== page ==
Get your export education
The National Customs Brokers and Forwarders Association of America has updated its export professionals education program ' good timing for an increasingly important, yet often understated, aspect of the freight shipping industry.
Enhancing export management credentials, whether involved in freight forwarding or non-vessel-operating common carrier operations, is important, especially in today's U.S. regulatory environment, which is increasingly focused on export compliance. Stiff penalties ' not to mention negative publicity ' associated with export control violations should be enough for any company to ensure it has competent and knowledgeable export managers on staff.
The NCBFAA began to revamp its decade-old export education format, formerly known as the Certified Ocean Forwarder (COF) program, about three years ago with the help of GISnet. The COF program started out as a promising way for forwarding executives to gain professional accreditation. However, the courses proved too rigorous for the average working executive to dedicate the necessary time and effort. Only 48 individuals obtained the COF status since the program's inception.
The NCBFAA believes its new Certified Export Specialist (CES) program will attract hundreds of perspective industry candidates via its online accessibility, scope of export-related coverage and continuing education requirements.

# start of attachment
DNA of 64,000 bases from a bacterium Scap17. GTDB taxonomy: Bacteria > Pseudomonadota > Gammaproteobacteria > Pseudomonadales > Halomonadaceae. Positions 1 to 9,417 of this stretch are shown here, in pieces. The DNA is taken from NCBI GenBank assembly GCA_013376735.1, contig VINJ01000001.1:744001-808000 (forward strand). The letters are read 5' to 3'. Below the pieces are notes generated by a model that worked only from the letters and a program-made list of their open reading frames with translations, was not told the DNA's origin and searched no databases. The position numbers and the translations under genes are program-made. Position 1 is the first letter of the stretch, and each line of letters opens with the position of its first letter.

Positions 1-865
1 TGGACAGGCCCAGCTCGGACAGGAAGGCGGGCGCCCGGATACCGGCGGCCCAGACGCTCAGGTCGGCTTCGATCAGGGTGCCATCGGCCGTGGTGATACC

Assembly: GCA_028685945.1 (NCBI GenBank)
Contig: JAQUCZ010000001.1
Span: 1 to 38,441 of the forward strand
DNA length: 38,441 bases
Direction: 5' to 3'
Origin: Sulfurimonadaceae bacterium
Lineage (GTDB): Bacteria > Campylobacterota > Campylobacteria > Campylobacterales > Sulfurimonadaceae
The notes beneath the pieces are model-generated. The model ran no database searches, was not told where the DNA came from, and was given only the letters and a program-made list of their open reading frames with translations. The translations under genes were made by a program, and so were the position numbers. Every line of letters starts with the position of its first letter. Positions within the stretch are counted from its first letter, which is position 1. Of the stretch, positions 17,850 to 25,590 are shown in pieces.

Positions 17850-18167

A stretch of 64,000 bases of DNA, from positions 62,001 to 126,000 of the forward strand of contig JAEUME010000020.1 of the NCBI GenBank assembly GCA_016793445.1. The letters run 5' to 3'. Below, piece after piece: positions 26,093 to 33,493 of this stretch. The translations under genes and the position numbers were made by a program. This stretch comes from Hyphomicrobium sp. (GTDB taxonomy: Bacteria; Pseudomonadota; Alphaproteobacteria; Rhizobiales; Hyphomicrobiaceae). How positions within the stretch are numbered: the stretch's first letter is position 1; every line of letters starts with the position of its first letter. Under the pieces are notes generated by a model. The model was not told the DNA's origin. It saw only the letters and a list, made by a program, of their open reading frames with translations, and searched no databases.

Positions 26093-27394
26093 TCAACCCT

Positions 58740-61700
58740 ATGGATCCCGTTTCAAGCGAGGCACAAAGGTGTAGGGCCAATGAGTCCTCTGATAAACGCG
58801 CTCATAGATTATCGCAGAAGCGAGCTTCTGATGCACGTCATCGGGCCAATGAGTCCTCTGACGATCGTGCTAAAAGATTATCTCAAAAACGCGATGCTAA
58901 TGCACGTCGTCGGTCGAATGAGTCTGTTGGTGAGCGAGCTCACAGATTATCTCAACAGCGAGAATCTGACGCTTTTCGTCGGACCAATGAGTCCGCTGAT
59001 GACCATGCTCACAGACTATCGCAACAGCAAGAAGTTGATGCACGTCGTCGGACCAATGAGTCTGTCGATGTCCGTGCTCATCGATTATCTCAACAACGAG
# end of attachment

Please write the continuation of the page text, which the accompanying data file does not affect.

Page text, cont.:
The CES program is largely modeled after the NCBFAA's highly successful Certified Customs Specialist (CCS) program. Now in its sixth year, CCS includes more than 1,400 certified individuals, including importers and former Customs and Border Protection personnel.
That doesn't mean the CCS or CES program is a breeze to pass. 'You really have to have a good grasp of the processes of export shipping. CES a comprehensive program,' said Cindy Allen, the NCBFAA's Educational Institute director.
The CES program runs the gamut of export industry activities, including export controls and licenses, Export Administration Regulations, ECCN classification, destination country controls, antiboycott regulations, Federal Maritime Commission rules, State Department's International Traffic in Arms Regulations, Drug Enforcement Agency, Census Bureau's Foreign Trade Statistics Regulations, and Office of Assets Control rules.